The costs of maintaining a sclerotic, cartel-state Status Quo infected with incurable diminishing returns eventually exceed the carrying capacity of the real economy and the Status Quo collapses in a heap.
On the surface, the Status Quo appears stable, if not quite healthy. This stability is illusory, however, for the Status Quo has a fatal disease: diminishing return.
The basic idea of diminishing return is closely related to marginal utility and marginal return: the more capital, energy and labor committed to a project, the lower the return/yield/output.
Diminishing return works in two ways:
1. Output (yield) remains stable, but it requires an ever-increasing input of capital, energy and labor to maintain that output.
2. Input remains stable but output (yield) constantly declines.
To survive, the Status Quo must maintain the same output: the stock market must be held aloft at current levels, entitlements must be paid, the National Security State must either expand or maintain its current global reach, and so on.
What’s hidden from view is the rising input costs to maintain this illusion of stability. Consider the Federal Reserve’s campaign to elevate the housing and stock markets. First the Fed need only threaten to buy mortgages and Treasury bonds to trigger a market rally. But soon this is not enough to keep the market aloft, so the Fed unleashes a campaign of quantitative easing (QE1) with an eventual end date.
This pushes the market higher, but once the artificial stimulus ends, the market feels gravity once again and rolls over. To maintain the necessary output–a rising stock market–the Fed must increase each dose of QE.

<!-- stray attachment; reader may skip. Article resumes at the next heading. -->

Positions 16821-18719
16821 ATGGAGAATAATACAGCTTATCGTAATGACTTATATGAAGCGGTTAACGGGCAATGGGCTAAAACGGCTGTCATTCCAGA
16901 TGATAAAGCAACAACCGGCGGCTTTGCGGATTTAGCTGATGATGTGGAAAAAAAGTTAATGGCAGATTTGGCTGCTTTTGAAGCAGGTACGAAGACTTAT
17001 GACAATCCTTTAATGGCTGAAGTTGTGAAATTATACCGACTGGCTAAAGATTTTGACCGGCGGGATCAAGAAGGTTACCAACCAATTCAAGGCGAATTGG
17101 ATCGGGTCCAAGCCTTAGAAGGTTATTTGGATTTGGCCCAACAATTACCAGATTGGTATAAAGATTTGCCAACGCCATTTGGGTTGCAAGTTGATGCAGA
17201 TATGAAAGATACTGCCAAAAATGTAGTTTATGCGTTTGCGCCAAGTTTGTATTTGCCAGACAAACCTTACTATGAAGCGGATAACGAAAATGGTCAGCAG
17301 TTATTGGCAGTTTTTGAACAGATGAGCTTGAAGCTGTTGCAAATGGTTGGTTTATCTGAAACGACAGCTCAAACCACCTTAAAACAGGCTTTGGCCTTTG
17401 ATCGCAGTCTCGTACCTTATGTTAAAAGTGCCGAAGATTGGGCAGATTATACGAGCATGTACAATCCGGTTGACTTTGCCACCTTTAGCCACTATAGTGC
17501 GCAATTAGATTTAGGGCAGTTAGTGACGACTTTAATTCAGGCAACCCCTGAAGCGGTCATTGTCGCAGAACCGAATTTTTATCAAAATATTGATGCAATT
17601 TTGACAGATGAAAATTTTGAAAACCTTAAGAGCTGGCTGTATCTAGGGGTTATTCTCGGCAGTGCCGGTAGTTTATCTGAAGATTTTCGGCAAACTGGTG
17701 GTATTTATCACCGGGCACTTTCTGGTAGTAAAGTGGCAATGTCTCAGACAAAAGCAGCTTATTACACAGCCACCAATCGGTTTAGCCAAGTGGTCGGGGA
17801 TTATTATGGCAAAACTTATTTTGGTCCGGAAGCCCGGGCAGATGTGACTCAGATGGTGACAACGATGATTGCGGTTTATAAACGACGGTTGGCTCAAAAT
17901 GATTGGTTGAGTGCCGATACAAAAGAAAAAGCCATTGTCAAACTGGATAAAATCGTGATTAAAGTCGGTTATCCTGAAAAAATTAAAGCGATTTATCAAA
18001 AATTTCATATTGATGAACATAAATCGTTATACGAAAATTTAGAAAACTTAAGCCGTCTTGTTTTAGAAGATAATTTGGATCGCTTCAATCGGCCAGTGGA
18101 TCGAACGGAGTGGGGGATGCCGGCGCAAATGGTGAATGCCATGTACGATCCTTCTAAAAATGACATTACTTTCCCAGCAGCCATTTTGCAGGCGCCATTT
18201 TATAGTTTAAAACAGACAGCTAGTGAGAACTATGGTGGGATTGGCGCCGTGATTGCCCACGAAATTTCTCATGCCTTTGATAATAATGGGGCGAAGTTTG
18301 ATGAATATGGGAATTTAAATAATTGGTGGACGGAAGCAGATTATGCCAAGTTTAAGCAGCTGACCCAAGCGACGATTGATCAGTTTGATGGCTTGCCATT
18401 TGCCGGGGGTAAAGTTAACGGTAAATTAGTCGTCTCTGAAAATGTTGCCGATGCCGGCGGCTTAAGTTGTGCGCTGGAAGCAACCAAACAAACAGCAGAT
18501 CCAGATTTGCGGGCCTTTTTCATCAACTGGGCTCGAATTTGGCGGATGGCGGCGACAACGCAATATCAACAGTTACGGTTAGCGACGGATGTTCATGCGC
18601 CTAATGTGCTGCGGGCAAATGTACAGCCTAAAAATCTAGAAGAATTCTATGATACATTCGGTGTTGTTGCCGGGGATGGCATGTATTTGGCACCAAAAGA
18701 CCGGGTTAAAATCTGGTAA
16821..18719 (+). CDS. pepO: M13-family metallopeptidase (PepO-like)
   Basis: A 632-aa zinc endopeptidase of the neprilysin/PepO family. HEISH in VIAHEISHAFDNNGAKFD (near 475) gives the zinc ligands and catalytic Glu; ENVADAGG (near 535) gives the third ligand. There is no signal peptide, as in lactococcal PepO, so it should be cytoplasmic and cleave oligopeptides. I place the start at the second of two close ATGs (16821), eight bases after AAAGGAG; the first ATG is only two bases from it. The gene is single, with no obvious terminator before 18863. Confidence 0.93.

But the return on this ever-increasing input diminishes. Like an organism fed a stimulant, markets habituate to the artificial stimulus and quickly become dependent on ever-increasing doses to maintain the output (i.e. the “high”).
In 2012, the Fed announced essentially unlimited QE to infinity. There can no longer be any hint of an end to the quantitative easing, or the output (the market) will fall off a cliff.
That’s the problem with diminishing return: eventually the input is so costly the system implodes. The Fed has already injected the patient (the economy) with massive doses of financial crystal meth to maintain the stock market’s “high.” Unfortunately for the Fed, the market demands a bigger dose to keep the high going, but the larger dose will prove fatal.
Illustrating the other mechanism of diminishing return is the Higher Education Cartel, one of the monopolistic rentier arrangements that dominate our economy (banks, the mortgage industry, national security, healthcare/sickcare, etc.).
Even as the cost of attending college have skyrocketed by 600% (adjusted for inflation), the output–the value of that education–has declined. A recent major study, Academically Adrift: Limited Learning on College Campuses, concluded that “American higher education is characterized by limited or no learning for a large proportion of students.”
‘Academically Adrift’: The News Gets Worse and Worse (The Chronicle of Higher Education)
Meanwhile, student loans exceed $1 trillion, only 37% of freshmen at four-year colleges graduate in four years (58% finally graduate in six years), and 53% of recent college graduates under the age of 25 are unemployed or doing work they could have done without going to college–retail clerks, waiting tables, etc.
The Educrat Industry blames the economy for its own abysmal failure to actually provide a measurable yield on the immense sums spent on higher education, of course, but the reality is that higher education fails to prepare students for work in the real economy.
What higher education excels at is maintaining an ever-increasing input of cash while its output/yield declines. the same is true of all the other fiefdoms and rentier arrangements that dominate our economy.
The input needed to keep the Status Quo stable must be taken from other potentially more productive investments. Taxes notch higher as the state scoops ever greater sums into its maw to fund its failing fiefdoms and diminishing-return cartels, and it borrows trillions of dollars to fill the gap between tax revenues and ever-rising input costs.
All that borrowed money has a cost, too, of course–interest. The costs of maintaining a sclerotic, cartel-state Status Quo infected with incurable diminishing returns eventually exceed the carrying capacity of the real economy and the Status Quo collapses in a heap.
Charles Hugh Smith – Of Two Minds